Fibromyalgia may be more common than previously believed, especially among men, according to a new Mayo Clinic study. Researchers there used two different methods to analyze how common the condition is in one Minnesota county. The findings, published in Arthritis Care & Research, offer new insights into a disorder that is difficult to diagnose and treat.

Fibromyalgia causes widespread muscle and joint pain as well as fatigue, sleep problems and cognitive difficulties. Although considered a rheumatic disease, it doesn’t damage the joints or other tissues. Instead, symptoms result from changes in the way the brain and spinal cord process and transmit pain signals.

Until recently, fibromyalgia has been thought to affect women in more cases than men. But experts now say men may be underdiagnosed. Study co-author Daniel Clauw, MD, a professor of medicine in the division of rheumatology and director of the Chronic Pain and Fatigue Research Center at the University of Michigan in Ann Arbor, believes men might account for as many as one-third of undetected fibromyalgia cases. One of the main reasons it’s undetected is because of the way the disorder is diagnosed, says Dr. Clauw, a leading researcher of fibromyalgia pain.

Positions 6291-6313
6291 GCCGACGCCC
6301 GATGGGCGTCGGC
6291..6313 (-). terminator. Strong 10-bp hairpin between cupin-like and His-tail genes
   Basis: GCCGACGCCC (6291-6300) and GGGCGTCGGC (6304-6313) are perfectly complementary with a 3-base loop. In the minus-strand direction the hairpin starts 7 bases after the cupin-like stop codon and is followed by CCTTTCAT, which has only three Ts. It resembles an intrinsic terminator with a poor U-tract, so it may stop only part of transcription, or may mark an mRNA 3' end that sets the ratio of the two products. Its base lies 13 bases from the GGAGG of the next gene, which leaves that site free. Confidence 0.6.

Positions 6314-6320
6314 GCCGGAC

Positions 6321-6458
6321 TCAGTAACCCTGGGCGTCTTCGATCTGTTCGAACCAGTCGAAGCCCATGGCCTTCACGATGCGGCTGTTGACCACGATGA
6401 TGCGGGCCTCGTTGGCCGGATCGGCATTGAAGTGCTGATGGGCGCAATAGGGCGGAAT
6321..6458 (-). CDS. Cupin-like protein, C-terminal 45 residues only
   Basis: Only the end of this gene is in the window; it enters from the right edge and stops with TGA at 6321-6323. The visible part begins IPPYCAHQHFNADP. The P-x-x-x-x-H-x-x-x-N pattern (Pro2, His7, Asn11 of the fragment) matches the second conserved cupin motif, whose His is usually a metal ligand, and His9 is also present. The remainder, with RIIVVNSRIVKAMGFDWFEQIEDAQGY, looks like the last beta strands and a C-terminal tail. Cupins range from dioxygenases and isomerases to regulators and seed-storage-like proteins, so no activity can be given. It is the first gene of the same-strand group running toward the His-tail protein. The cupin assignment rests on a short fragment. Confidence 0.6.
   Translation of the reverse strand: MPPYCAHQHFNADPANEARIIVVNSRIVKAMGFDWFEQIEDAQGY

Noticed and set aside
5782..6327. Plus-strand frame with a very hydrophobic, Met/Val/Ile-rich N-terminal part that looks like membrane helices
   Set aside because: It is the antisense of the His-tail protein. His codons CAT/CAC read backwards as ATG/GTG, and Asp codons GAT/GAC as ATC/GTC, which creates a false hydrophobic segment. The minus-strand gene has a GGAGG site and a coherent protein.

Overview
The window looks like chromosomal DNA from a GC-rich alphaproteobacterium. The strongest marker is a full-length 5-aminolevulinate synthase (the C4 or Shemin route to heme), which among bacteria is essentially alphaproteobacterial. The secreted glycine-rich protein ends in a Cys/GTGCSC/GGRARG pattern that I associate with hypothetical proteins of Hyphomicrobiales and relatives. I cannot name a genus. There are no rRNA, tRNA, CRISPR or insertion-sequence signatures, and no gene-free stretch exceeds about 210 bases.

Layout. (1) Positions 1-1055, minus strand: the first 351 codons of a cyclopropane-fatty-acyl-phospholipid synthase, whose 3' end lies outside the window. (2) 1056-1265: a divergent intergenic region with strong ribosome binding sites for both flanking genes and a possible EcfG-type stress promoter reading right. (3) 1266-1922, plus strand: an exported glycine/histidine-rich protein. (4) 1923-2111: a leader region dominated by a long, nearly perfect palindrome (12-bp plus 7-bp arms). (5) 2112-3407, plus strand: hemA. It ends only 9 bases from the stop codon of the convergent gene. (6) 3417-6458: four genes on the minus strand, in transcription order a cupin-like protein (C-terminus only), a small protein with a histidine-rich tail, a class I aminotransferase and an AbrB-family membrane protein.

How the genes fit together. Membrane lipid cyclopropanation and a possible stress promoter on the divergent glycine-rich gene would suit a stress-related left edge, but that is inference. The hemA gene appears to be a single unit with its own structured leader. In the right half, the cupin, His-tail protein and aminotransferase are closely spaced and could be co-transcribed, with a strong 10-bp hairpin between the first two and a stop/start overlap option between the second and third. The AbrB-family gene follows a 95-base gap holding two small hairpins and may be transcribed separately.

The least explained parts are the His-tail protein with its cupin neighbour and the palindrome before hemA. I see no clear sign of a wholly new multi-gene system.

Since 1990, fibromyalgia has been diagnosed using a checklist developed by the American College of Rheumatology (ACR). The checklist has been criticized for omitting key symptoms – such as fatigue, depression, sleep difficulties and cognitive problems – and requiring a difficult-to-perform “tender point” exam – a physical check for 18 predetermined painful areas on the body.  

In 2010, the ACR published a new checklist that includes important symptoms (such as fatigue) previously left out. The checklist was revised in 2011 so fibromyalgia could be diagnosed without a tender-point exam.

For the study, Mayo Clinic researchers used both the 1990 and the 2010 checklists to look for fibromyalgia in the population of Olmsted County, Minn. “It was like using two different lenses with two different powers,” says lead author Ann Vincent, MD, medical director of the Fibromyalgia and Chronic Fatigue Clinic at Mayo Clinic in Rochester, Minn.

First, researchers retrospectively reviewed the medical records of nearly 3,500 patients with possible fibromyalgia. Of these, roughly one-third had been officially diagnosed by a doctor using the 1990 criteria. After taking into account age and sex, researchers determined fibromyalgia affected 1.1 percent of the county’s population.